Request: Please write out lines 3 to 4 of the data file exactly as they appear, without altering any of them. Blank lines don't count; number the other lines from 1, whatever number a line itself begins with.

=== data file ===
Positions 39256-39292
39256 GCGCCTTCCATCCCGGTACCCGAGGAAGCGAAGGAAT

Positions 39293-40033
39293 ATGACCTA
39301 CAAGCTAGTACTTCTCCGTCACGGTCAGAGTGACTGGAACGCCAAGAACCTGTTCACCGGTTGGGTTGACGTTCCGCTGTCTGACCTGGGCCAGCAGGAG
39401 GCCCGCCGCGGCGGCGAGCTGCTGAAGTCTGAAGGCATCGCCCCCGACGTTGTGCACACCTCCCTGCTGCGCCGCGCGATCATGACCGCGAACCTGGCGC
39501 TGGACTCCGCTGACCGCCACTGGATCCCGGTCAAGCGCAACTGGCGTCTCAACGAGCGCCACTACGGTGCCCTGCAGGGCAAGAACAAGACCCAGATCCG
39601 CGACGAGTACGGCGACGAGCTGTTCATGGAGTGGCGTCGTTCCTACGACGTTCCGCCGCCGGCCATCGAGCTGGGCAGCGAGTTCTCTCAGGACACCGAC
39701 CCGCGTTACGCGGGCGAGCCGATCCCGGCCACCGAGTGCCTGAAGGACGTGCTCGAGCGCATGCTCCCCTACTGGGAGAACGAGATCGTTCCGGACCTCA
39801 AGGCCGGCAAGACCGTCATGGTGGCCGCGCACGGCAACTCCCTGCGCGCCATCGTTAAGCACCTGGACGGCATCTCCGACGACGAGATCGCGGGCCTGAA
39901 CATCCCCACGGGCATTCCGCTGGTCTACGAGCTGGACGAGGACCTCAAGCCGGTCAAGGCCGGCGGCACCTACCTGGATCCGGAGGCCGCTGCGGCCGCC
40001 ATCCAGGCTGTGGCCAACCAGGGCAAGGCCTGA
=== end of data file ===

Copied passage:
Positions 39293-40033
39293 ATGACCTA